Deciding on an evaluation: 5 common questions

By Gail Belsky

Expert reviewed by Ellen Braaten, PhD

Having your child evaluated for special education services can be a tough decision. You may worry about your child being labeled. You might also question if your child really needs to be tested. The more information you have, the easier it is to make an informed decision. 

Here are some common questions parents have when they’re considering an evaluation for their child. 

How will an evaluation help my child?

If your child is struggling in school, an evaluation is the first step toward getting special education supports and services. But testing doesn’t only show your child’s challenges. It can give you a better understanding of your child’s strengths, too. Having this information can help the school — and you — find strategies that work.

Are evaluations stressful for kids?

You might be concerned about what your child will have to go through with an evaluation and whether it will be stressful. Some kids do get nervous. But the tests used in evaluations aren’t like regular tests. Many of them involve activities like doing puzzles and naming pictures. Also, if a child is taking many tests, the evaluation may be spread out over a few days.

Is now the right time for an evaluation?

It can be hard to know when to have your child evaluated. You may wonder if your child will outgrow difficulties, or if they’re serious enough for you to take action. But just being concerned may be reason enough to look into it. Think about what made you consider having your child evaluated in the first place.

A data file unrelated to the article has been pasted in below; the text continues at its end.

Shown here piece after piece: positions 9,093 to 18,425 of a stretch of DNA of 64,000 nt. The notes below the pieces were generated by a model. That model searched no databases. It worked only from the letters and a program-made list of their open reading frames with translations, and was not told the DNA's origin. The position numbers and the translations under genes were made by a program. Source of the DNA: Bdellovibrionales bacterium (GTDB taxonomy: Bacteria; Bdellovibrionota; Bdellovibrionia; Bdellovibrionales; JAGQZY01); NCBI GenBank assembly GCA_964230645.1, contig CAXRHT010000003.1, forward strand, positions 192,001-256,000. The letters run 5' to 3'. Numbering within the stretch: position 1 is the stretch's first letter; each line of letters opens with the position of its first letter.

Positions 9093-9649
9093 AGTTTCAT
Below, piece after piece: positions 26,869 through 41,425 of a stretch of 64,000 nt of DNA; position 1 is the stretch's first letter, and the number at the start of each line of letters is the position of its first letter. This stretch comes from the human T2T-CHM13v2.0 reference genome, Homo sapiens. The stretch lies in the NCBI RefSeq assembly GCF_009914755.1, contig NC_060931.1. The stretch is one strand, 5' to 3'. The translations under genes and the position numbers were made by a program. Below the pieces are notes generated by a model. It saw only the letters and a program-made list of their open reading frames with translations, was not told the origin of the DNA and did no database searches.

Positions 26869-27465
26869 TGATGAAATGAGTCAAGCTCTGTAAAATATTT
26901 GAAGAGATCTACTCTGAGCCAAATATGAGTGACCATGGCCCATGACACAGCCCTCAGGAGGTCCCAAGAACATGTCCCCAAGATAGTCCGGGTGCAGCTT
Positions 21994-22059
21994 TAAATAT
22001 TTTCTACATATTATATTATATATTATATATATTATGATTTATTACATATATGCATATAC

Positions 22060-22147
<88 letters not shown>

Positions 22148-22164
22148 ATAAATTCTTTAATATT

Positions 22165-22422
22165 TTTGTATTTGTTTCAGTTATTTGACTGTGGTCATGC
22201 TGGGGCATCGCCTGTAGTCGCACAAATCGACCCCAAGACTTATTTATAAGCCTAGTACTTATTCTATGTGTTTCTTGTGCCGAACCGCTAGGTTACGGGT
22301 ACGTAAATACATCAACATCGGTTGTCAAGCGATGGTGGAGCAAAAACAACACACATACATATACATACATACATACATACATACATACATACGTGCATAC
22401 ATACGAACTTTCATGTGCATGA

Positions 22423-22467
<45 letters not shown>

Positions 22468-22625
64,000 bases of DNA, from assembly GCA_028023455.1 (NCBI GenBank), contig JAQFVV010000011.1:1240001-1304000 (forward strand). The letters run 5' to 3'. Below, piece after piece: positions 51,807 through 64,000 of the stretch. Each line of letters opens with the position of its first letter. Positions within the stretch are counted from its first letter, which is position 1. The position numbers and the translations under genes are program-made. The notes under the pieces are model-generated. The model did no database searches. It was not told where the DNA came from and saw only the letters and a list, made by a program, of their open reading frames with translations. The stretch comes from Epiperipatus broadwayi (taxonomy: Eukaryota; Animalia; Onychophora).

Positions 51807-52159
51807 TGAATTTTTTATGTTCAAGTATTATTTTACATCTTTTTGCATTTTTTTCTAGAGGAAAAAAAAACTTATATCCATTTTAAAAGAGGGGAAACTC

Will my child be labeled for getting services?

You might wonder what an evaluation could mean for your child socially. Will it lead to your child being labeled? Will other kids treat your child differently? Will your child be teased or bullied? It’s also common to worry about what an evaluation means for your child’s future.

What about a private evaluation?

If you’re thinking about a private evaluation, you may have a different set of questions or concerns. Private evaluations are done by a professional outside of school, and they can be expensive. This professional may use many of the same tests a school would use. But private evaluations are often more in-depth.

Learn more about the evaluation process from the Understood Explains Season 1 podcast.

About the author

About the author

Gail Belsky is executive editor at Understood. She has written and edited for major media outlets, specializing in parenting, health, and career content.

Reviewed by

Reviewed by

Ellen Braaten, PhD is a child psychologist, professor, and founding director of the Learning and Emotional Assessment Program (LEAP) at Massachusetts General Hospital.


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